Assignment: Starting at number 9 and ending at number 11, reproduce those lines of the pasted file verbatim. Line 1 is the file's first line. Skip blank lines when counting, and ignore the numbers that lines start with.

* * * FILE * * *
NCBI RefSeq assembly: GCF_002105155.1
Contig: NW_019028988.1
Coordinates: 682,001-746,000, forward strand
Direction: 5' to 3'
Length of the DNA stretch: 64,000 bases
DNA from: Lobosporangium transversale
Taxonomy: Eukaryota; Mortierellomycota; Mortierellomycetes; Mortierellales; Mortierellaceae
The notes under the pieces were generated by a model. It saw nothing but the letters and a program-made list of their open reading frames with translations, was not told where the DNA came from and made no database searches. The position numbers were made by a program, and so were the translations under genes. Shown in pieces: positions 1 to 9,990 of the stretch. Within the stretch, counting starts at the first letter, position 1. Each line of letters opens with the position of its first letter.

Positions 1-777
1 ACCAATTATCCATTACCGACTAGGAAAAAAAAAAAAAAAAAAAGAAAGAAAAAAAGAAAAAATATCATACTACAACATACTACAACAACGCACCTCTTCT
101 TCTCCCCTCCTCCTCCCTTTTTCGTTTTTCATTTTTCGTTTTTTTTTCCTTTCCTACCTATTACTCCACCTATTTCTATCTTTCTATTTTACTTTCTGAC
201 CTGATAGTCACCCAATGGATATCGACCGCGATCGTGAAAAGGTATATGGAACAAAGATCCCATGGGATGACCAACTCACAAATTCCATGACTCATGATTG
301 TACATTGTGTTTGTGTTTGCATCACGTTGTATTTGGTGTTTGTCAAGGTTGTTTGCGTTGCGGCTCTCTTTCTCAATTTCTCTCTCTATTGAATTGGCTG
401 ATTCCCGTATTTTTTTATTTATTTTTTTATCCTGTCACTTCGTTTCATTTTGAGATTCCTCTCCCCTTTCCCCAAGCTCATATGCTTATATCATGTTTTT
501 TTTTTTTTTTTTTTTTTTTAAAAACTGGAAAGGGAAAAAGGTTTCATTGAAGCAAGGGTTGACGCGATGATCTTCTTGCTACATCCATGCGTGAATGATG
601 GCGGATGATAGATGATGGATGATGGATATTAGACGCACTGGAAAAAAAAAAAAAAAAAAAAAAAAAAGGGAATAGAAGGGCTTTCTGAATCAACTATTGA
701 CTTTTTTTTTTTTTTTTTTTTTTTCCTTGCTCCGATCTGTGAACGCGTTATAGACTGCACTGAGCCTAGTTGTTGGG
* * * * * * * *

Positions 1-777
1 ACCAATTATCCATTACCGACTAGGAAAAAAAAAAAAAAAAAAAGAAAGAAAAAAAGAAAAAATATCATACTACAACATACTACAACAACGCACCTCTTCT
101 TCTCCCCTCCTCCTCCCTTTTTCGTTTTTCATTTTTCGTTTTTTTTTCCTTTCCTACCTATTACTCCACCTATTTCTATCTTTCTATTTTACTTTCTGAC